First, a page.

Ministers and energy firms claim proposed energy bill freeze could hamper investment in new power stations

Labour’s plan to freeze energy prices for 20 months through to 2017 would deter investment in Britain’s energy sector, the energy secretary and energy firms have warned.

Energy secretary Ed Davey said the proposal, announced by Ed Miliband in his speech to the Labour Party conference yesterday, would hit investment and jobs and could hamper Britain’s ability to keep the lights on.

“Fixing prices in this way risks blackouts, jeopardises jobs and puts investment in clean, green technology in doubt,” he said.

“When they tried to fix prices in California it resulted in an electricity crisis and widespread blackouts. We can’t risk the lights going out here too.”

Energy companies argue that they need to increase revenues to help fund construction of the new generating capacity as well as meeting targets for reducing greenhouse gas emissions.

However, Labour insists the energy companies can absorb the 20-month price freeze and continue to invest if they accepted lower profits or pay out smaller dividends.

Speaking on Channel 4 News, shadow energy secretary Caroline Flint said it was “just not the case” that the temporary price freeze would hit investment in new energy generating capacity

She said Labour backed the government’s plans to agree a fixed price for electricity from new power plants - the so-called ‘strike price’ - which meant energy firms would have the certainty they needed for investment in new generating capacity.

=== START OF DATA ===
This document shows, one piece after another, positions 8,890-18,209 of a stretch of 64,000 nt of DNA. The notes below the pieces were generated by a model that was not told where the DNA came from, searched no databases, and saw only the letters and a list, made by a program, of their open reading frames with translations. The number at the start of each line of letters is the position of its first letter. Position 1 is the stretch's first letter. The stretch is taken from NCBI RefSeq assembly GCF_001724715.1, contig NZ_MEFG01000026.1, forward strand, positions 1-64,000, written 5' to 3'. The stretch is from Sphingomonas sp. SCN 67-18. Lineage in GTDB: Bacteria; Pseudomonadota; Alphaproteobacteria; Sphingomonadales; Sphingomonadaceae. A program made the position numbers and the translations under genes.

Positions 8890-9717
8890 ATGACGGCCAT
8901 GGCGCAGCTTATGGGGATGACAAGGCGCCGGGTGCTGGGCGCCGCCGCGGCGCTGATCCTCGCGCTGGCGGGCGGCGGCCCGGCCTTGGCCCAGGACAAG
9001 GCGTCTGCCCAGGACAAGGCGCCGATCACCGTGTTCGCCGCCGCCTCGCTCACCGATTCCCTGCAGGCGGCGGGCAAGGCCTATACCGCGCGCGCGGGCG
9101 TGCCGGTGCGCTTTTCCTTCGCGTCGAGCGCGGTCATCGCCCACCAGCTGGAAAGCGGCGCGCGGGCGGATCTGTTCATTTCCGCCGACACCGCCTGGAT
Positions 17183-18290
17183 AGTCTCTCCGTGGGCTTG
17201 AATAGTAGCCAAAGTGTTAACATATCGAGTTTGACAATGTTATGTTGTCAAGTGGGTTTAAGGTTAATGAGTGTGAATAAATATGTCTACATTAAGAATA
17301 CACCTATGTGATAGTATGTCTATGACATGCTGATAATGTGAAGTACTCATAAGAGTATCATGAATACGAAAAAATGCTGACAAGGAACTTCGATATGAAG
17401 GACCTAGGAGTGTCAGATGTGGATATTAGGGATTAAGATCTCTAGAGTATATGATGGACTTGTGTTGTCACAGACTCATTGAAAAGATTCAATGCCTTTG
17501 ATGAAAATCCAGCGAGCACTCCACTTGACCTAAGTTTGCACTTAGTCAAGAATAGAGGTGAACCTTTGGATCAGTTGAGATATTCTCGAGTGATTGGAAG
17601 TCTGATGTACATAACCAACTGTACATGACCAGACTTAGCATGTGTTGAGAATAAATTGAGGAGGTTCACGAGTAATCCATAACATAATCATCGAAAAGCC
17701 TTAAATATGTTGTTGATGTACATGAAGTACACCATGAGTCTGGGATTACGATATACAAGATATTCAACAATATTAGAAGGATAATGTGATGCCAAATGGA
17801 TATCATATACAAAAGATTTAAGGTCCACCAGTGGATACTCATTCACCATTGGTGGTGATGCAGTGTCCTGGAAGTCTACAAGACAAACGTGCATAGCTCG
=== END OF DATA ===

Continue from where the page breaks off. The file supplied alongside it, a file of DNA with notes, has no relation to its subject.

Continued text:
She said: “Let’s be clear about the investment side: In terms of renewables over half the investment comes from other sources that are nothing to do with the Big Six [energy companies].

“Secondly, government is planning, and we are supporting this, to provide a fixed return to generating companies for the electricity they provide [from new power stations] so that will enable them to make the investment in new power stations.

“[Energy firms] will be given a fixed price for the energy they produce and therefore that will enable them to get a good return on investment.”

The government is currently locked in negotiations with EDF, developer of the new nuclear power plant at Hinkley Point, over a strike price that would allow EDF to confirm its plans to go ahead with the £10bn project.

But Angela Knight, Energy UK chief executive, the industry lobby group, said: “We need an energy policy that can attract investors from around the world to build the new power stations we need. But if you can’t have certainty on your return, you’re going to think twice about investing.”

She added: “Freezing the bill may be superficially attractive, but it will also freeze the money to build and renew power stations.

“We need to invest £110bn over the next 10 years to build and renew the power stations, the wires and the pipes everyone in the country needs to keep the lights on, our homes warm and to supply the power for British business to compete, to recover and to grow.”